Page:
Nothing Never Happens

Nothing Never Happens

A Radical Pedagogy Podcast... Show More

Episodes

June 30, 2020 36 min

We delve deeper into the status of critical pedagogy in hybrid and online teaching. The transition to remote modalities raises many issues: surveillance of students and teachers, the reproduction of capital for private tech corporations, issues of course adaptation, and the accessibility of online formats. What does a concept like “radical hope” actually mean in …

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Tina and Lucia talk to Kevin Gannon in June 2020, on the heels of a spring term in which we saw a mass pandemic-fueled shift to online teaching. Kevin describes the experiences and histories that led him to the field of critical pedagogy and introduces his hot-off-the-press book Radical Hope: A Teaching Manifesto. He talks us …

Continue reading "Hope in Pandemic Times: A Conversation with Kevin Gannon, Act 1"

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For our April podcast, Lucia and Tina interview Wayne Yang of UC San Diego. Prof. Yang writes in A Third University is Possible, “To be very clear, I am not advocating for rescuing the university from its own neoliberal desires but rather for assembling decolonizing machines, to plug the university into decolonizing assemblages.” In Act 1, we …

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The University of California San Diego is on Kumeyaay land. The chancellor’s house is on an indigenous burial ground. How do universities move beyond guilt and toward a rematriation of the land? How do we teach, and train teachers, in these places with such violent history? How do we live and teach sustainably on this …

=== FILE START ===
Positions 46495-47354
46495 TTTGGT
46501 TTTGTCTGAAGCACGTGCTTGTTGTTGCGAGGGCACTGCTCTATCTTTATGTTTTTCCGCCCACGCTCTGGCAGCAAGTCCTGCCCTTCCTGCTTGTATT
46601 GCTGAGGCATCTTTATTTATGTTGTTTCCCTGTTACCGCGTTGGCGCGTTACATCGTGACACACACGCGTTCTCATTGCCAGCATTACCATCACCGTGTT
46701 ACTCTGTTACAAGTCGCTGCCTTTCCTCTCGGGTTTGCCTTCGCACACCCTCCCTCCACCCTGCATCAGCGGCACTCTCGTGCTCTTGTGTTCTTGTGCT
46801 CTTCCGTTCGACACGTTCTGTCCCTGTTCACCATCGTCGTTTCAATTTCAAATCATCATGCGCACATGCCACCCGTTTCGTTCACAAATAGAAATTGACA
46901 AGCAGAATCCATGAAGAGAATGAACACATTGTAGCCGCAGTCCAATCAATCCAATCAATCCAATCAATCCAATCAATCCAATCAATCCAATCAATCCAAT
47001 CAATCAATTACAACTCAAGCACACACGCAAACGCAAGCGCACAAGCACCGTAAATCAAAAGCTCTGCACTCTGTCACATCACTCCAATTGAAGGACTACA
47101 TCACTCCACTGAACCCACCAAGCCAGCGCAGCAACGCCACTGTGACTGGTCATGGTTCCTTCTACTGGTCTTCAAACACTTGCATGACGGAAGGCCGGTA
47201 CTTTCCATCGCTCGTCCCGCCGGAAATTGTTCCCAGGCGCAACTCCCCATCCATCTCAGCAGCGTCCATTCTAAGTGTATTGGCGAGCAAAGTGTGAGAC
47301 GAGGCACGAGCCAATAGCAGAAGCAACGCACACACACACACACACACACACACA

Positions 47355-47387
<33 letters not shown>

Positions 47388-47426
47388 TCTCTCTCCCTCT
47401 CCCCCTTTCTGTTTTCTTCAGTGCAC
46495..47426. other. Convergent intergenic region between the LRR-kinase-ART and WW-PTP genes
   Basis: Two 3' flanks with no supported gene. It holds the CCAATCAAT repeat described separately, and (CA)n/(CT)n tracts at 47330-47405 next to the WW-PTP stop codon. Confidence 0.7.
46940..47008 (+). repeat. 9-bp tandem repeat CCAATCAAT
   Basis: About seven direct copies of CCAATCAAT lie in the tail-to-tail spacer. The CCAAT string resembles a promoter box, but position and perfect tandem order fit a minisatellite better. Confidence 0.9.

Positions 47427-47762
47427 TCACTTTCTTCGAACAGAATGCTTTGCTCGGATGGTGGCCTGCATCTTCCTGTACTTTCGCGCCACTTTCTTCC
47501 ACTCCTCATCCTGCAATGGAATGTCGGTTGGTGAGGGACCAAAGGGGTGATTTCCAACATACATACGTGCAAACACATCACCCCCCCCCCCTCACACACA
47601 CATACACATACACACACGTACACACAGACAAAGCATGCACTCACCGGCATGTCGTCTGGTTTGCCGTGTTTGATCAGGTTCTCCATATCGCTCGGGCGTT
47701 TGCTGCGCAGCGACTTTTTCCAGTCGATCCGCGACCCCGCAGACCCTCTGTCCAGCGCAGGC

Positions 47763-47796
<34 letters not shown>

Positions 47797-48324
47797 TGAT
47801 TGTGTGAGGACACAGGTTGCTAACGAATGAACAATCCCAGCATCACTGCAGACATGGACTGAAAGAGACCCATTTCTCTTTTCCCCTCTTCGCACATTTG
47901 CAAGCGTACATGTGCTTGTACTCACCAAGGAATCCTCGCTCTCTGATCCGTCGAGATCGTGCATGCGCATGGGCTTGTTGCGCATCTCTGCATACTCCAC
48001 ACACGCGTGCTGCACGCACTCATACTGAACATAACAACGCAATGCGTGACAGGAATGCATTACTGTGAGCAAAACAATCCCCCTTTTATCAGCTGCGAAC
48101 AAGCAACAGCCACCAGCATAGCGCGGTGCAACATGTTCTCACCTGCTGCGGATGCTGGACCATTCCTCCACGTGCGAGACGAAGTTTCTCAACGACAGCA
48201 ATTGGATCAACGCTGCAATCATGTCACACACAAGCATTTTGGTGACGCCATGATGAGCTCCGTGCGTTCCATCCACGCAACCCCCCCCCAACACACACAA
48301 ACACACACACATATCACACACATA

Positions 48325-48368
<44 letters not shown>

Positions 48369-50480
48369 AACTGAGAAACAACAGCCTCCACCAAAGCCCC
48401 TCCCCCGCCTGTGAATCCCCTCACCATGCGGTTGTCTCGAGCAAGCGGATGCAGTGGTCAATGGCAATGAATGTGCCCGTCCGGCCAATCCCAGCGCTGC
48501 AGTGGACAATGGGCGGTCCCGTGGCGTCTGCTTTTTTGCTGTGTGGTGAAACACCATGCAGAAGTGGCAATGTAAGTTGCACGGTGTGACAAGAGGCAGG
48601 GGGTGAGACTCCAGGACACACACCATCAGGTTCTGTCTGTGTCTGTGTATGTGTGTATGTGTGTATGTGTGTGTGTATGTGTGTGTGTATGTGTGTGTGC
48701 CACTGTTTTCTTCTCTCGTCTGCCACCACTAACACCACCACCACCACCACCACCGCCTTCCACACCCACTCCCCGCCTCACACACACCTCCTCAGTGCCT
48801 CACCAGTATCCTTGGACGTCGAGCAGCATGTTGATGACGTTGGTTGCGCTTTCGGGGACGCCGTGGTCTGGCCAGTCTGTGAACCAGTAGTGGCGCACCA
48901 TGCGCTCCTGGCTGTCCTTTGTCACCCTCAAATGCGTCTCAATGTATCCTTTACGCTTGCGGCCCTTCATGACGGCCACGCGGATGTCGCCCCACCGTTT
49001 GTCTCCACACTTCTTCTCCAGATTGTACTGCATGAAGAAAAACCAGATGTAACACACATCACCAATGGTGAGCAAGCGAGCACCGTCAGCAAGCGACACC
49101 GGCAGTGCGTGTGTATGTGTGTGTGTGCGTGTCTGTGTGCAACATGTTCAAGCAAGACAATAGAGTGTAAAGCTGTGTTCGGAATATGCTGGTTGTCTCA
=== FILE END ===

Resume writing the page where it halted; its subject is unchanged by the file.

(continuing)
Continue reading "A Third University Is Always Happening: A Conversation with K. Wayne Yang, Pt. 2"

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Prof. Shirley Steinberg speaks with us amid a global pandemic. For some of us, this pandemic has exposed what we already new about neoliberal higher education: the proliferation of the banking model of education, top-down power relations, undemocratic classrooms and departments, etc. In her work in critical pedagogy, Steinberg has long been challenging and resisting the …

Continue reading "Teaching as Bricolage: A Conversation...

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In Act 2 of our April podcast, Shirley Steinberg talks further about the Freirean foundations of her education theory and practice. She calls on teachers and students to live out righteous indignation in our educational systems and how to create resistance and change. “We have to be in stealth,” says Steinberg, and shed light on how …

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“Power concedes nothing without a demand. It never did and it never will.” — Frederick Douglass In Part Two Scott describes ways of integrating the community (university, city, state, nation) with the classroom. Students are citizens, with power, who have the knowledge and tools to change public policy. Students determine the issues they want to …

Continue reading "Educating for Democracy: A Conversation with Scott Myers-Lipto...

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Our March 2020 episode features Scott Myers-Lipton from San Jose State. We talk about sustainable and just community engagement.

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Act 1, Young People as Citizens Tina and Lucia speak to Dr. Beth Corrie, Associate Professor in the Practice of Youth Education and Peacebuilding and Director of the Youth Theological Initiative (2007-2019) at the Candler School of Theology at Emory University. We talk about her transformational work on the page and the classroom and in mentoring …